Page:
“It’ll be important what kind of vision the person who’ll be the next prime minister will stand for. The market’s direction will likely depend on whether the Abenomics line is followed or corrected.”
JUNICHI ISHIKAWA, SENIOR FOREIGN EXCHANGE STRATEGIST AT IG SECURITIES IN TOKYO
“This is a negative for Japanese stocks because it raises questions about what policies come next. We do see the familiar pattern of falling stocks pushing up the yen, but the important point is U.S. stock futures remain in positive territory, showing sentiment is holding up.”
MOH SIONG SIM, CURRENCY ANALYST, BANK OF SINGAPORE:
“There’s been speculation all week about Abe resigning. There’s some nervousness and concerns because he’s the longest serving prime minister and, with him gone, there could be some uncertainty. Perhaps ‘Abenomics’ is coming to a close. And perhaps we could see some repatriation and this is why the yen has strengthened somewhat.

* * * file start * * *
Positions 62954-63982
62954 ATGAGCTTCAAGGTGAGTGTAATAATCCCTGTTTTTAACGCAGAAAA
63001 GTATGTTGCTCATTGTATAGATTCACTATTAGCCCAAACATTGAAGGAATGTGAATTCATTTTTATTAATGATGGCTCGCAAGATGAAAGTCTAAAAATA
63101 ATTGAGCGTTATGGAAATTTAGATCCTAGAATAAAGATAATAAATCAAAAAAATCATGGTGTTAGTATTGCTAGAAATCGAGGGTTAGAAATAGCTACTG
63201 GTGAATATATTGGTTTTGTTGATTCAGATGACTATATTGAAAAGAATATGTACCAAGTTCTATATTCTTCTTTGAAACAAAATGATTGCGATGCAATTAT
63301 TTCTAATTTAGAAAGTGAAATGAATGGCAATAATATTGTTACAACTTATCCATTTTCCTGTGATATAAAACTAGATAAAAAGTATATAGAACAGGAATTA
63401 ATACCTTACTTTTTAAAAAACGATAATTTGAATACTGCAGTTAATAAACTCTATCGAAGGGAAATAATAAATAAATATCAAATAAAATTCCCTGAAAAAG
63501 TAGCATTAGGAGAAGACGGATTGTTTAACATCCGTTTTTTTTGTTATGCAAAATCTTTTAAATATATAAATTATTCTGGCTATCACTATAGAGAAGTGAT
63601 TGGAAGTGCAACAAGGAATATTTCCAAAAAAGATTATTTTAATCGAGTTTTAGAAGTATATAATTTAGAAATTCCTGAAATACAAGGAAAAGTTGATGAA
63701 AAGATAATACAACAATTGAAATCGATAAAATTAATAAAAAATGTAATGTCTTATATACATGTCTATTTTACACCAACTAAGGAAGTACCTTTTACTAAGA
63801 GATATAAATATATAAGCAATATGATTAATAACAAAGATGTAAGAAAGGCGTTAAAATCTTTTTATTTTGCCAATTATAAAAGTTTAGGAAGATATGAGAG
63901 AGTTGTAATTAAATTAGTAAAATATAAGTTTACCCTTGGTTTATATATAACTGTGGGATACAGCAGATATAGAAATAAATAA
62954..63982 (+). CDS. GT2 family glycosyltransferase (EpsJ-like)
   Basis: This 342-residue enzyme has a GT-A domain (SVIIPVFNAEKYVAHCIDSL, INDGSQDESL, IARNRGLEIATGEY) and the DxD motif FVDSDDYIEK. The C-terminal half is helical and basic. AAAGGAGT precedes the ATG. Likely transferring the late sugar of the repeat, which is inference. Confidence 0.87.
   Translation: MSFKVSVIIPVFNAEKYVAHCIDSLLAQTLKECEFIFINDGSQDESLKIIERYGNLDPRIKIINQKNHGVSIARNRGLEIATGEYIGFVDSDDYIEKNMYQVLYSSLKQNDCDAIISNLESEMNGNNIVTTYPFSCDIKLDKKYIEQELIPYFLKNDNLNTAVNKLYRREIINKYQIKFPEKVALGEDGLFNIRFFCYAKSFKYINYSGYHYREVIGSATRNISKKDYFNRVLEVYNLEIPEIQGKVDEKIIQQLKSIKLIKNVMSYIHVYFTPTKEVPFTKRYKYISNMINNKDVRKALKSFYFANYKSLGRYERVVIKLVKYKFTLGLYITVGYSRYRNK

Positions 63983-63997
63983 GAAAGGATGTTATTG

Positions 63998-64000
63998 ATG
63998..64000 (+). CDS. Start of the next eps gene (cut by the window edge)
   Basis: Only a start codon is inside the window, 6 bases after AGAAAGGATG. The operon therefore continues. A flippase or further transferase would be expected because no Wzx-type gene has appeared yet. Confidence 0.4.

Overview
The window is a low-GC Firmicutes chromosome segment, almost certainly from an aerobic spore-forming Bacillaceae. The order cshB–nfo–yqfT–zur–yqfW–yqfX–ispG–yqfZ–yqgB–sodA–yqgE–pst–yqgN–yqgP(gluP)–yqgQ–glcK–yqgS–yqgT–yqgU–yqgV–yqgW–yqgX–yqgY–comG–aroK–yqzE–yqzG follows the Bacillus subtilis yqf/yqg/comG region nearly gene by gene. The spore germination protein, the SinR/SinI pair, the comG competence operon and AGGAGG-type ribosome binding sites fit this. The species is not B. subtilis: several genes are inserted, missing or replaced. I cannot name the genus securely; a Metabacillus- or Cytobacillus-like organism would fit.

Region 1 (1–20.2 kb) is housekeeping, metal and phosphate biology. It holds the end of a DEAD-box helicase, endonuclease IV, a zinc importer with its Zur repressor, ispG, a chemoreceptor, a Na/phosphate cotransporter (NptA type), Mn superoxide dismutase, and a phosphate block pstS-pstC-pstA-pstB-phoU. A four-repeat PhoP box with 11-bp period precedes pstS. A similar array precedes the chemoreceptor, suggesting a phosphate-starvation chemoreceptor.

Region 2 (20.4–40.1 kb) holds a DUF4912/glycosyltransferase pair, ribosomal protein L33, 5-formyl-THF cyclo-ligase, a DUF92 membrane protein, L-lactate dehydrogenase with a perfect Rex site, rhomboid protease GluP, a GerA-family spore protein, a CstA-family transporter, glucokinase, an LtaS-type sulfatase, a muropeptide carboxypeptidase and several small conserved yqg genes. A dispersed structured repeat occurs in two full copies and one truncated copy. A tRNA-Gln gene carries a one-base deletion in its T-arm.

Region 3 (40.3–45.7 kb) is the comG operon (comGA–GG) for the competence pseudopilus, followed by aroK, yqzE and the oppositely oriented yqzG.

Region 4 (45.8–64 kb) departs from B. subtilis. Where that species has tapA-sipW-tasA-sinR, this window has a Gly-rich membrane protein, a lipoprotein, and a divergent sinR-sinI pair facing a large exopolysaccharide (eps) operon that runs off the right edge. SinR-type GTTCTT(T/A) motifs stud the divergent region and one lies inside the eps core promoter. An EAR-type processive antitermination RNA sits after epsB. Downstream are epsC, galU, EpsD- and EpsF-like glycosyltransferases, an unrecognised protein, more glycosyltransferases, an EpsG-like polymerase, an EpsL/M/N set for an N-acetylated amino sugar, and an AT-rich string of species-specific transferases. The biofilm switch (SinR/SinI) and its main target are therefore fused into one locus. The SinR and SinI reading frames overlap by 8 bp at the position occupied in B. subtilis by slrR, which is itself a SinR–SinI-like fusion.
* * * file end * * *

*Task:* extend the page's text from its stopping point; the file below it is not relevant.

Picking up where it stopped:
“I’m not convinced it would have a lasting impact on the yen itself, because if the news is true, whoever the successor is likely to come from the LDP and is likely to be a close ally and therefore policy continuity would still be there.”
DAISUKE KARAKAMA, CHIEF MARKET ECONOMIST AT MIZUHO BANK
“The currency market is stable right now. But for the past month, I have received inquiries from overseas about what would happen if Abe (resigns). These inquiries, they were mostly about worries over the impact on stocks market. What changed the most with the Abe administration was the stock market, with foreign investors buying Japanese stocks. If the Nikkei share average continues to be disturbed, just like it is happening right now, this would mean the yen could strengthen.”
(Reporting by Tom Westbrook in Singapore, Stanley White, Elaine Lies, Ju-min Park, and Sakura Murakami in Tokyo; Editing by Jacqueline Wong and Kim Coghill)